This is the part 2 of the article. Read the Part 1.
The beginning of the twentieth century was the era of patent medicines sold everywhere in pharmacies, by mail, by the method of direct selling, without any control by the authorities and the scientific community. In the US, there had been several attempts to legally protect consumers from substandard medicines regularly broken by the pharmacological lobby.
As a result, Americans were treated by anyone with anything from anything. But one look at the newspapers created the illusion that all diseases had been defeated. For example, in 1906 some Dr. King offered customers “the only true remedy for tuberculosis”, and Dr. Rupert Wells — a drug that “cures cancer at home without pain, bandages and operations.”
Thunder over the charlatans rumbled in 1905, when Collier’s, the popular magazine, started to publish Samuel Adams’s articles under the common headline “Great American scam”. The journalist attacked the company Duffy, producing “medicinal whiskey”, which was allegedly created “by the formula invented by one of the greatest chemists of the world”, approved by “seven thousand chemists” and accepted as a drug in “two thousand hospitals.” In practice the “medicinal whiskey” was usual alcohol, and numerous fighters for sobriety took up arms against the charlatans.
US President Theodore Roosevelt supported fighters with charlatans, and in 1906 Congress passed the law “On food products and medicines” that allowed banning medications that could be harmful to health, or simply were not what they are named on the label. After the adoption of the law in 1906 the process of large pharmaceutical corporations driving out small producers of drugs, which later spread to Europe, began in the United States.
By the mid-twentieth century, most civilized countries had had strict laws prohibiting using drugs and treatments that had not been properly tested. However, the development of science, as always, helped quacks to deal with an oncoming crisis. In the twentieth century, thanks to very serious scientists ideas of returning to nature came in fashion, which charlatans quickly took advantage of.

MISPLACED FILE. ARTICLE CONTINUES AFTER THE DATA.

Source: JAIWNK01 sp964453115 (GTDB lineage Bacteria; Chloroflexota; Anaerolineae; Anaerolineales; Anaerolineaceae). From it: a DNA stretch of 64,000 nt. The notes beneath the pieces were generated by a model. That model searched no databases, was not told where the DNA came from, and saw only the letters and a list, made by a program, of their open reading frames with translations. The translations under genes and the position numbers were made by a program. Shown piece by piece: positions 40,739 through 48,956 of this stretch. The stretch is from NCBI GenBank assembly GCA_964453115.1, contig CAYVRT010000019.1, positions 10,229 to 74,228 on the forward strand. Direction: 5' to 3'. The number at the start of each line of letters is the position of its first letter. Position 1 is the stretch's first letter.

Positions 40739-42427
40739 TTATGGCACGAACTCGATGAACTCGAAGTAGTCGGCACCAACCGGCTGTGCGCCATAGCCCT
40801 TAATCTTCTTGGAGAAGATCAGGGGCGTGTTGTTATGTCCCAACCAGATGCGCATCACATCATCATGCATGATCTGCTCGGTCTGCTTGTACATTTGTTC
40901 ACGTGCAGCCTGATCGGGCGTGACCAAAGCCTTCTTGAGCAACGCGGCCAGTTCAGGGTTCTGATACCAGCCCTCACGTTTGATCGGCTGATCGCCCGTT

For example, American law on testing new medicine applies to the drugs created on the basis of the synthesized substances, which means that medicine created from natural ingredients do not need the Food and Drug Administration approval. many inventors of various elixirs took advantage of legislative “hole”. In addition, some have made up medication whose effectiveness is difficult to assess. Thus, Laetrile, a drug for the treatment of cancer, created by Ernst Krebs in 1950 from apricot pits, is still outside the law because the FDA neither approved, nor prohibited it.
In today’s world there are all kinds of charlatans of all kinds. Charlatans-showmen continue selling their “miracle products” on the noisy presentations, pseudo-scientists keep developing absurd methods of healing, and newspapers are still full of offers to buy any device that cures all diseases. Science continues moving forward, and so, quackery will keep pace with the times too, taking new and new forms.